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  • Avoiding the Summer Slide

    Posted by Linda Miller on 7/2/2021 9:15:00 AM

    Avoiding the Summer Slide

    Every kid looks forward to summer. As that last day of school winds down, students can't wait to grab their backpacks and head for home, leaving behind all thoughts of homework, class assignments, quizzes, and tests.  

    And what happens when they get home?

    For many students, summer means days spent watching TV, playing video games, hanging out with friends, and avoiding anything that even implies it's educational.

    For most kids, this probably sounds like a perfect summer. But in reality, it can also be detrimental to their education.

    The Summer Slide

    During the summer, many students lose some of the educational gains they made during the school year. Known as the "summer slide," this phenomenon is even more dramatic with students of lower socioeconomic status (SES).

    In a   conducted by the Partnership for Children & Youth, researchers found that almost all participating students experienced a decline in math skills. However, when it came to reading fluency, children from higher-income families often still progressed, but at a slower pace. While the literacy skills of their peers, from lower-income families, actually decreased.

    These losses contribute to and increase the achievement gap - the difference in academic performance between upper and lower SES students.

    An Ounce of Prevention

    Learning doesn't have to stop just because school is out. But forcing kids to sit down with a workbook or flashcards isn't the answer- not while the sun is out and begging them to run and play.

    Instead, try some of these ideas to incorporate learning into their activities.

    Video Summary

    After a fun day at the park or the beach or wherever their adventures take them, have children summarize their day for a family member who wasn't involved. Video their summary while encouraging them with questions like "Who else was there?" and "What did you like the most?" The more detailed their descriptions, the better they will become at summarizing. Younger kids may enjoy drawing a picture first, and then describing what is going on in the picture. Note: this idea works well for movie reviews too. Just remind kids not to give away the ending!

     

    Obstacle Course

    Strengthen problem-solving skills by having kids create an obstacle course using hula hoops, pool noodles, rope, or other items found around the house. They might incorporate chalked activities on the driveway, use scrap lumber as a balance beam, create a "tunnel" from an empty box, or use toys as hurdles. Older kids can research more DIY ideas. First, have them run the course themselves to troubleshoot any issues, create rules for participants, and develop modifications that might work for younger children or older adults.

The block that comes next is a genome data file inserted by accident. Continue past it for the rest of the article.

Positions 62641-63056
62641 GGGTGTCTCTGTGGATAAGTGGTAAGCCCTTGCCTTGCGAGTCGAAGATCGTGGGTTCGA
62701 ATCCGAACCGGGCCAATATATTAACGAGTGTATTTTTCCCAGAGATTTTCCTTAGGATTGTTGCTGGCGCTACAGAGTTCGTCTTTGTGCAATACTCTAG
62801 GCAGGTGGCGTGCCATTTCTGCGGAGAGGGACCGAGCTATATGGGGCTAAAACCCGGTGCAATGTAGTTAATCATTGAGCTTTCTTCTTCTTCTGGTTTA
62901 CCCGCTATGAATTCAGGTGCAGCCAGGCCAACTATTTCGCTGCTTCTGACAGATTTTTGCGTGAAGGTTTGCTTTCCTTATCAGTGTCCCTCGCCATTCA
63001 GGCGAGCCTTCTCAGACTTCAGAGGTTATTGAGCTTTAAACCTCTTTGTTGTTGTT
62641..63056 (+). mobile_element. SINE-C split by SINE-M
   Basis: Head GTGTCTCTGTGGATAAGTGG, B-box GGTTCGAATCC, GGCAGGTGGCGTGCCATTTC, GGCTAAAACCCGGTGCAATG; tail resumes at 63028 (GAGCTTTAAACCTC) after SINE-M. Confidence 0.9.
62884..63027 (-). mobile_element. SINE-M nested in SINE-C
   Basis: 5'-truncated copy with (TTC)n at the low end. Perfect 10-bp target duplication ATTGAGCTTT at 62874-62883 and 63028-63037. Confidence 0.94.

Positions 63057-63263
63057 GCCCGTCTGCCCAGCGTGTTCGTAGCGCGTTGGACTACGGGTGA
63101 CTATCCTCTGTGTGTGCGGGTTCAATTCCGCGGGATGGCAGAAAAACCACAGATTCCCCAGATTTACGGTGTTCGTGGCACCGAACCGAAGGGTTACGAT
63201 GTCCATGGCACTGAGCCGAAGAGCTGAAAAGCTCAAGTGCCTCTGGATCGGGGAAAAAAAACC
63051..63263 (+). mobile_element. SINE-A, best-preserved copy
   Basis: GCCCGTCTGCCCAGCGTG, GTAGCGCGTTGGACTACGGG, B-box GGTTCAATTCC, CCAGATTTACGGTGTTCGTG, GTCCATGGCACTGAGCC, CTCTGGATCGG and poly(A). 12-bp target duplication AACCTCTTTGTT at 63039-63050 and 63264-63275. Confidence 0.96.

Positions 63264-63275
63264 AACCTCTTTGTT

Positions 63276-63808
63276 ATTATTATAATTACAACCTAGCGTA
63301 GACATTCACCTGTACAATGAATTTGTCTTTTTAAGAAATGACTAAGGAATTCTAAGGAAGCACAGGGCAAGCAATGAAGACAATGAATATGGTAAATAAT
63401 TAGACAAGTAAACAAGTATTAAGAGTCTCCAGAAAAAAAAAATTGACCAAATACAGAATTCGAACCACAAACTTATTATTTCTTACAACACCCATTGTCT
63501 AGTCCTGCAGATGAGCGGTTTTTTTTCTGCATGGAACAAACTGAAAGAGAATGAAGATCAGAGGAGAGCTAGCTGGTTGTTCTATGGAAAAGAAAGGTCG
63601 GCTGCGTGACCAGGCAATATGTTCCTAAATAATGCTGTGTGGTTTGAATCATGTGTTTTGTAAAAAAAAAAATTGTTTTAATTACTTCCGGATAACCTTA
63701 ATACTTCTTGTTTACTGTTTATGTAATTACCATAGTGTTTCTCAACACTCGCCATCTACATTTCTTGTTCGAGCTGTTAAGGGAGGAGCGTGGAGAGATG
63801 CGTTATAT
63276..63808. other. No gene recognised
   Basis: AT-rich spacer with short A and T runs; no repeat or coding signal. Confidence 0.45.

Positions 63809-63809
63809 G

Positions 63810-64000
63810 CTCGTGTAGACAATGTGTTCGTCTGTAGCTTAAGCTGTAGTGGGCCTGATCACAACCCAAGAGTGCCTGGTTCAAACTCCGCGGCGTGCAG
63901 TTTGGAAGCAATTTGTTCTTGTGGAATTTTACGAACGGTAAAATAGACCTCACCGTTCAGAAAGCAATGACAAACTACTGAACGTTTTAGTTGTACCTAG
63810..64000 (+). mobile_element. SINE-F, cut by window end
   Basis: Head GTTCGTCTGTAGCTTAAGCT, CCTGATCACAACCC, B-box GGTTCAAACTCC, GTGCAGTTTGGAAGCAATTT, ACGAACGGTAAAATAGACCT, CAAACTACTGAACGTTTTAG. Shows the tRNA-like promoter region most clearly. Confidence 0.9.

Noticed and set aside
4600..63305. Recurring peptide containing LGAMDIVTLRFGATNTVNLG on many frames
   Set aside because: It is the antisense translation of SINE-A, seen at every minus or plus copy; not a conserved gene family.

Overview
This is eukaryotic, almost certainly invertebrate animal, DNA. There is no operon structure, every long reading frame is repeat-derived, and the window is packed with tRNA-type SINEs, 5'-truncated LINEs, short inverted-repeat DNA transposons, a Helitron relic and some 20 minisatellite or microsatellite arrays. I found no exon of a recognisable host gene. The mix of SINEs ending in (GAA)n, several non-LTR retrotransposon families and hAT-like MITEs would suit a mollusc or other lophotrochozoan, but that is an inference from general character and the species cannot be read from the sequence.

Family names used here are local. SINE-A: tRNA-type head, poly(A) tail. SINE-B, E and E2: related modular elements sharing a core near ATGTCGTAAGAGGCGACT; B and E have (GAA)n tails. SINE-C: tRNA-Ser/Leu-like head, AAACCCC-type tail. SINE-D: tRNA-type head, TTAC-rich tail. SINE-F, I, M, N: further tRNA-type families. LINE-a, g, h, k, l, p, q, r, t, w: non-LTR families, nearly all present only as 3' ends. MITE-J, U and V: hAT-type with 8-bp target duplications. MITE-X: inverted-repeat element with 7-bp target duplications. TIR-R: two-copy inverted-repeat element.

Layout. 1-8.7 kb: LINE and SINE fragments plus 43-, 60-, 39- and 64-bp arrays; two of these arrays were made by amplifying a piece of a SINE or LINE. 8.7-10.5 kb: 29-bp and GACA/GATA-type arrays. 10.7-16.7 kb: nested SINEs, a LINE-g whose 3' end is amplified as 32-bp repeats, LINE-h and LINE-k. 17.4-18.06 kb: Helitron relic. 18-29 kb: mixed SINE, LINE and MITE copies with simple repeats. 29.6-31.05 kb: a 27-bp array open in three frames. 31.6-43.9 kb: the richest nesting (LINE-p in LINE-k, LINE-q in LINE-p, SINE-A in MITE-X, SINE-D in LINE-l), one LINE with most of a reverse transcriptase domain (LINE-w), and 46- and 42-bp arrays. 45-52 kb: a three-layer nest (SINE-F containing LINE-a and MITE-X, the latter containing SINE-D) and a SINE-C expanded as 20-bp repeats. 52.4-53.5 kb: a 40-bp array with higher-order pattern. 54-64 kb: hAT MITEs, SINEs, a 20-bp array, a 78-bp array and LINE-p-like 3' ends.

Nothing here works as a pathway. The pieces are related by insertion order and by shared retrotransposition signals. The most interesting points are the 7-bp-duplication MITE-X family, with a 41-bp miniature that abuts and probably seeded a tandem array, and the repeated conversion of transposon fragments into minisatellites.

Board Game

    On bad weather days, ask kids to create a themed board game around a favorite topic, like baseball, insects, or dinosaurs. They'll need to sketch their design, write down the rules, research the subject, and finally create the board - all of which is learning in disguise! Have fun playing the game with them once they're done.

    Field Trips

    Being mindful about the activities you plan outside the home can turn an outing into a learning experience. Take in a factory tour, check out an animal sanctuary, explore a botanical garden, visit your local fire or police station, ask your favorite restaurant for a kitchen tour, or your usual grocery store for a behind-the-scenes look at the operations. Search out a "You-pick-'em" farm and let kids harvest their own fruits or veggies. Search online to find more ideas specific to your area.

    Take a Hike

    Hikes are ripe with educational opportunities. For example, kids can learn to use a compass and play the "Find North" game by stopping every once in a while and having everyone try to guess which way is north. Borrow a plant identification book from the library, or use an app like Picture This. Then have kids record their findings in a pocket-sized journal or notebook. A hike is also the perfect opportunity to teach Leave No Trace principles, which help minimize our activities' impact on nature.

    Backyard Camping

    Have kids take the lead to plan and carry out an overnight campout. From figuring out how to pitch a tent, or how to create their own, to deciding on food and games to play, this hands-on adventure will strengthen organizing and problem-solving skills.

    Get Cooking

    Have kids make muffins and double or half the recipe to reinforce math skills. Teach them to make their own popsicles using healthy ingredients. Let them help you create meals, try new dishes from various cultures, or find something to make that is from a different time in history. Allow them to research a recipe and make a list of the items needed. They can shop with you and compare prices. Then at home, either prepare the recipe together or supervise while they read, measure, and follow the recipe's directions.

    Outdoor Experiments

    Science skills involve observation, communication, measuring, and predicting. Reinforce these skills by having kids conduct experiments. Encourage kids to predict what might happen, measure results, and communicate their findings to you or other family members. Some ideas might be to try to sprout seeds in different media, like water, dirt, coffee grounds, etc., or conduct gravity experiments with toys, try dying flowers using food coloring and water, build a solar oven from a shoebox and foil to make s'mores, make ice cream in a bag, construct balloon rockets or paper airplanes. Find countless ideas online or at your library.